Feb 202006
Authors: Megan Schulz

There are three things I hate: animal abuse, child abuse and sexual abuse. Oftentimes when I am perusing the Internet, I take the time to educate myself on the current events of the world. There is a specific incident going on in other parts of the world that relate to the last two things I hate: female genital mutilation.

Female genital mutilation (FGM) occurs broadly in Africa and in some Middle Eastern countries. An estimated 135 million women and girls have undergone genital mutilation and two million girls a year are at risk for the procedure. The physical effects of FGM include pain, shock, organ damage, infection and the possible spreading of HIV. The psychological effects are unimaginable.

As a woman, I take pride in my body. No one has control over it but me. I make decisions to avoid placing myself in potentially dangerous situations that would cause harm to my body. So far, I've been lucky and remained harm-free.

If I were a young girl born in a country that practices FGM, this would not be the case. The age and method of which I would undergo the ordeal depends on ethnicity. Most commonly, girls endure FGM between the ages of four and eight. The procedure ranges from clitoridectomy to excision or both. These measures involve cutting off different parts of the female genitalia. In some cases, raw skin is stitched together to form a cover over the vagina, making eventual sexual intercourse extremely painful.

Because these procedures are performed in poorer countries, it is evident that these girls receive no painkillers and the tools and wounds are not sterilized, furthering the spread of HIV. Taking into account these negative effects, we should question why FGM is still performed at all in our advanced, industrial world of today.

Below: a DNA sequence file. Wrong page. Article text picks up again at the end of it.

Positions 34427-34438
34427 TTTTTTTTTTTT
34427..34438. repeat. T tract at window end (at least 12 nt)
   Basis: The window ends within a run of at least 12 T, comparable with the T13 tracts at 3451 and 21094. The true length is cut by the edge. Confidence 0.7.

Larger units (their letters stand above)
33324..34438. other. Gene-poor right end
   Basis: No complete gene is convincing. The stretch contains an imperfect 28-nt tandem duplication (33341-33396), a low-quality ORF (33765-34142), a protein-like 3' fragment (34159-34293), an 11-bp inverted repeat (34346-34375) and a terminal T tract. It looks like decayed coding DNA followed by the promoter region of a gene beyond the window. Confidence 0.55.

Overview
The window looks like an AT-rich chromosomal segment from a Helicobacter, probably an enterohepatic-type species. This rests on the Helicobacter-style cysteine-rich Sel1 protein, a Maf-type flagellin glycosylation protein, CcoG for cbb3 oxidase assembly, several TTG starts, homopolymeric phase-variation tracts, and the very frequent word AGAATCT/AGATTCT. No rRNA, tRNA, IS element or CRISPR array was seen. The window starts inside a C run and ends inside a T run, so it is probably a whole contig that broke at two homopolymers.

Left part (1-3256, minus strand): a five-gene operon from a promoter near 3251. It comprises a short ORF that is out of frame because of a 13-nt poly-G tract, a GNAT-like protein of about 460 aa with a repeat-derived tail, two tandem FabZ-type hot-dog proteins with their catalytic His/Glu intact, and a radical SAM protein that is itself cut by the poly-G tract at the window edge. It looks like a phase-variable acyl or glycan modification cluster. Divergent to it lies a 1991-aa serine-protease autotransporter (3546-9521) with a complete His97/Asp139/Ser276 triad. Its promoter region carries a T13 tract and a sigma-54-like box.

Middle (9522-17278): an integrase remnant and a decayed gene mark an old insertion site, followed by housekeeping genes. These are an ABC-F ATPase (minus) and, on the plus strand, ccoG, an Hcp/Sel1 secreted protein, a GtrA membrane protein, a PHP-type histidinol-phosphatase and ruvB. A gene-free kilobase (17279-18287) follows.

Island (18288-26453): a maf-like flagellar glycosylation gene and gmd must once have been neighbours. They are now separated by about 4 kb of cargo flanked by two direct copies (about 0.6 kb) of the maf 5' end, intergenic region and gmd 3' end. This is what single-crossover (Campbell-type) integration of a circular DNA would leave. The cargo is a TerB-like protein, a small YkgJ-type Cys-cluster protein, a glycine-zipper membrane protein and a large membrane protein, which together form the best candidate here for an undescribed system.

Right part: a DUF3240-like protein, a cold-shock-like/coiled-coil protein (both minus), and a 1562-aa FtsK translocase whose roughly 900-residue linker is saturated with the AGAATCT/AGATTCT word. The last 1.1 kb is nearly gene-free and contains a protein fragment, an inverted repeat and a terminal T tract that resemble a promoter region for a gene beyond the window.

The reasons for FGM range from cultural and gender identity to the control of a women's sexuality. It is a tradition and believed to complete a girl's transformation into womanhood. Many societies think FGM reduces a woman's sex drive, thus reducing the likelihood of extramarital sex.

"Circumcision makes women clean, promotes virginity and chastity, and guards young girls from sexual frustration by deadening their sexual appetite," argues one [female] defender of genital mutilation in Kenya.

To me, it would seem that sexual drive wouldn't be considered a problem for young girls between the ages of four and eight. But medical research suggests that young children (girls and boys) are sexually aware right out of the womb. Infant masturbation has been observed in children as young as three months. Our society's view of sex would have us believe this isn't natural, when in fact, it is as much a part of development as bone growth.

Because sexual identity is a natural, healthy concept, FGM is performed for all the wrong reasons. The supporters of FGM are guilty of cultural and societal beliefs, much like the way we as Americans are guilty of our hush-hush attitudes about sexuality. This doesn't justify or lessen the effects of FGM, but instead should raise our awareness and demand a call for our help.

The view of women in America has come a long way in the last 100 years. While we are still dealing with problems regarding the roles and rights of women and discussions of the connotations of words such as "slut" and "whore," our problems are nowhere near the magnitude of the problems of FGM-practicing countries.

The point of this column was to encourage awareness in women and men who may have only heard of FGM but don't realize that it is a huge problem. Though we may be miles away from the crisis, we can take the first steps toward education. Sexuality and human rights are critical issues in America and around the world.

The above information about FGM was summarized from the Amnesty International Web site. For more information, visit www.amnesty.org.

Megan Schulz is a sophomore technical journalism major. Her column runs every Tuesday in the Collegian.

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